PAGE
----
Nonetheless, the ending was sufficiently good that I'm going to read the next one - it's a book that was very much saved by the dismount. I'd give the first half a two, and the second half a solid four.
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By A Customer on 7 Aug. 2001
Format: Paperback
I'd heard this debut novel was similar to both Iain Banks' and Dan Simmons' universes, and I was pleased to note that this was true - though only on a surface level. There's a very strong sense that the author sees the novel form as a vehicle for exploring science fact. It isn't hard to accept that this man is a hard scientist in his actual life, and even easier to accept that he's a passionate man in his imagined one. I don't think I have ever read science fiction that marries 'hard' sci-fi with a convincing narrative quite so assuredly. I was initially gripped by the solidity of his universe, but as the manifold plot lines began to unfold that all seemed to take a background role to the lives and motivations of his characters. I was never less than completely engrossed, and I put this down to Reynolds' keen eye for what is actually interesting in the sci-fi form. The primary 'revelation' for this reader was Reynolds' ability to create a dystopian future that is, intrinsically new. From Lighthugger ships and their nauseatingly intimidating weapons, through to the stupendous alien artefact we come to see a central to the story, there is always an underlying sense of purpose and symmetry. If you've read Banks, Simmons, Hamilton or even Sagan (and were impressed) then buy this book. It is that rare thing: an original science fiction universe; one you recognise but have never visited. Hard science fiction for non-'hard' sci-fi fans.
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Format: Paperback
I love this book, like some people, I was bored by the first few pages, they didn't cut it for me. But I stuck at it and realised this book is a gem. The way Reynolds uncovers the plot piece by piece is beautiful.
Keep and eye on the dates underneath each chapter, story lines interupt each other and they are usually from different places at a different time. You have to create a timeline in your head with all these storylines on it. This may be confusing for some, but by the last third of the book Reynolds has tied them all together.
This is a beautifully written book, one of the best things about it is the lack of beauty described. Don't expect elegant space ships with nice gleaming curves, because there aren't many in this book.
Great read, recommended to all Science Fiction fans!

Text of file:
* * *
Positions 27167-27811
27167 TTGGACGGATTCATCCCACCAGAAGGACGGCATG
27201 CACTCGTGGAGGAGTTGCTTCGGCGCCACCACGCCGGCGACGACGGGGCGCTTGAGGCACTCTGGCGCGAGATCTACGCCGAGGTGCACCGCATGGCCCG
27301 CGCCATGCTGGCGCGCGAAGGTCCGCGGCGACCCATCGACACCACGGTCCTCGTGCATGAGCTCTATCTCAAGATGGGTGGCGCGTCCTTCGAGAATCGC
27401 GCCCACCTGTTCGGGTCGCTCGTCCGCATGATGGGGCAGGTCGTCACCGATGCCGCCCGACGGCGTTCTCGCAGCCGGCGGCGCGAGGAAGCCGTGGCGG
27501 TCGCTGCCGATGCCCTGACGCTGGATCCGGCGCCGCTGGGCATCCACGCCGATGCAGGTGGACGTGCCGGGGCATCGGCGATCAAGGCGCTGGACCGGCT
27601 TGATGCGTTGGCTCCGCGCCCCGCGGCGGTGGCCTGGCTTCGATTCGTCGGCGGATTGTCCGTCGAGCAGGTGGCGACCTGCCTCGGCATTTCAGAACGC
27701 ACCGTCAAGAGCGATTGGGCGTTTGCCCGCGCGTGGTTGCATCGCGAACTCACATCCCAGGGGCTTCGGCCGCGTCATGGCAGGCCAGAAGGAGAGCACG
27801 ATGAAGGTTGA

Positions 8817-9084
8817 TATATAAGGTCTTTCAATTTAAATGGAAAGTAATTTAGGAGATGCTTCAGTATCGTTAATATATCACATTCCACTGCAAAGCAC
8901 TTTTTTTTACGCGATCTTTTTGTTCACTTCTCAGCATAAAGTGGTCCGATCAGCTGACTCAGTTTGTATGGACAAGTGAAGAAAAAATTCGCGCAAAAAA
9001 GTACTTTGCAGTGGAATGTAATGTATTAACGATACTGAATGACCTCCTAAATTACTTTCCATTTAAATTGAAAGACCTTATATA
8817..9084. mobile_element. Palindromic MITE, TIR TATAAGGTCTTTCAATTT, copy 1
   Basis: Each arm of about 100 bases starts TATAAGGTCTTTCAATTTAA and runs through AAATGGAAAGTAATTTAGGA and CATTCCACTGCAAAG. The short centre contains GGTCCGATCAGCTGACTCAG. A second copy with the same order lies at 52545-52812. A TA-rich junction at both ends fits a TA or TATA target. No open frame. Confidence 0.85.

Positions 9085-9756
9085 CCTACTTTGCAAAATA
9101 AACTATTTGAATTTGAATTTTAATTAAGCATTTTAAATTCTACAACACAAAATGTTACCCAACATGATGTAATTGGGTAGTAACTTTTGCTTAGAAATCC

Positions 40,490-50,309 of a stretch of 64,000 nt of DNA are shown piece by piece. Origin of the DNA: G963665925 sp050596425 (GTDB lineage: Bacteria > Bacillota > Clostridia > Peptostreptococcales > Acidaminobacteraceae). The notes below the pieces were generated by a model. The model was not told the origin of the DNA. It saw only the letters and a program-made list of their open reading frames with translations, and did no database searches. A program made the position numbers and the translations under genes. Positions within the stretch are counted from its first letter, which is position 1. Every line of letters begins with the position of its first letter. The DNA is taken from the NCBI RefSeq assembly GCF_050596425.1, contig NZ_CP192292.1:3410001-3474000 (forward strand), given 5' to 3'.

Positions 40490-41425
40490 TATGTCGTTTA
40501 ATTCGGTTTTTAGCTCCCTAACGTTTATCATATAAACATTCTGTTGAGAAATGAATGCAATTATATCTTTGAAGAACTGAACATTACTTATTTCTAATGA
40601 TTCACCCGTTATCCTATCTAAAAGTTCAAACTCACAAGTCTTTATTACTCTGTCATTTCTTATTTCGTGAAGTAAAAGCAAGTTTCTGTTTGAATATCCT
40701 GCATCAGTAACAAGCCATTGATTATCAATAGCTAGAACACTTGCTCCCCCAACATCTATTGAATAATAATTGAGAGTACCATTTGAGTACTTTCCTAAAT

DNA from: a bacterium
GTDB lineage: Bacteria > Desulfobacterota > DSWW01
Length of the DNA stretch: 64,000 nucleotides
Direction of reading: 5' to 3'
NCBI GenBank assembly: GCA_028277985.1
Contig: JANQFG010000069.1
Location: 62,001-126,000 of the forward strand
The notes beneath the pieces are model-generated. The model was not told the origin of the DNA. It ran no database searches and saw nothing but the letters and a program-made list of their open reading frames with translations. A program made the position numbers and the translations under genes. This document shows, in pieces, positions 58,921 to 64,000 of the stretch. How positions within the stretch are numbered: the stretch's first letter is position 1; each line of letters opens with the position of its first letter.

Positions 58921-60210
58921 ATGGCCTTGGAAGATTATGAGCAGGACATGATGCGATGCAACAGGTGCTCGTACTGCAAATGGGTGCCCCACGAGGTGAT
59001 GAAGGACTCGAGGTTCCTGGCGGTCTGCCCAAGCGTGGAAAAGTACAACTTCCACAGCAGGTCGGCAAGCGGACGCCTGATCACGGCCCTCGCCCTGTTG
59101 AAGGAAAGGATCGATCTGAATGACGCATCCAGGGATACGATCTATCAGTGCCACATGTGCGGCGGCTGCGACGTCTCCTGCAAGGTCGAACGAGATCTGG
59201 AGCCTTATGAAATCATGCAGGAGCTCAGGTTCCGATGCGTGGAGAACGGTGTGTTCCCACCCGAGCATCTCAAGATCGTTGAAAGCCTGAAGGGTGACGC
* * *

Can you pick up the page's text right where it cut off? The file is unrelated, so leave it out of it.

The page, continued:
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Format: Paperback
Revelation Space is Alastair Reynolds’ first novel? I can’t believe it! The scope and majesty of Revelation Space could easily convince me that this book had been written by one of the “old masters” of science fiction.
To say that Revelation Space is an ambitious first novel would be woefully inadequate. Reynolds tells a magnificently dark and complex story reminiscent of the work of Iain M. Banks. He displays a masterful patience in his story telling and seems in no hurry to tell his tale. He takes his time and yet keeps the reader gripping the edge of their seat right to the very end. But I don’t wish to give the impression that his narrative lacks pace. His ability to skilfully weave numerous complex plot lines together and the stunning conclusion of the book reminds me of the work of Peter F. Hamilton.
The story revolves mainly around Dan Sylveste, a fiercely intelligent scientist who is almost ruthless in his dedication to his work. An archaeologist studying the remains of dead alien cultures. We follow Sylveste’s work on the Amarantin a species which was wiped out 900,000 years ago. Meanwhile, Resurgam, the colony on which Sylveste is working is undergoing a revolution and this provides an exciting background on which to view Sylveste’s science. Whilst we follow the political upheaval on Resurgam we find Sylveste reflecting on his life and learn of his earlier obsession with a mysterious “Shroud” created by another alien culture.
Meanwhile we follow the fortunes of the crew of the “lighthugger” Nostalgia for Infinity, who are attempting to find a cure for their Captain’s plague and also dealing with the malevolent “Sun Stealer” entity which seems to be inhabiting their gunnery and their dreams.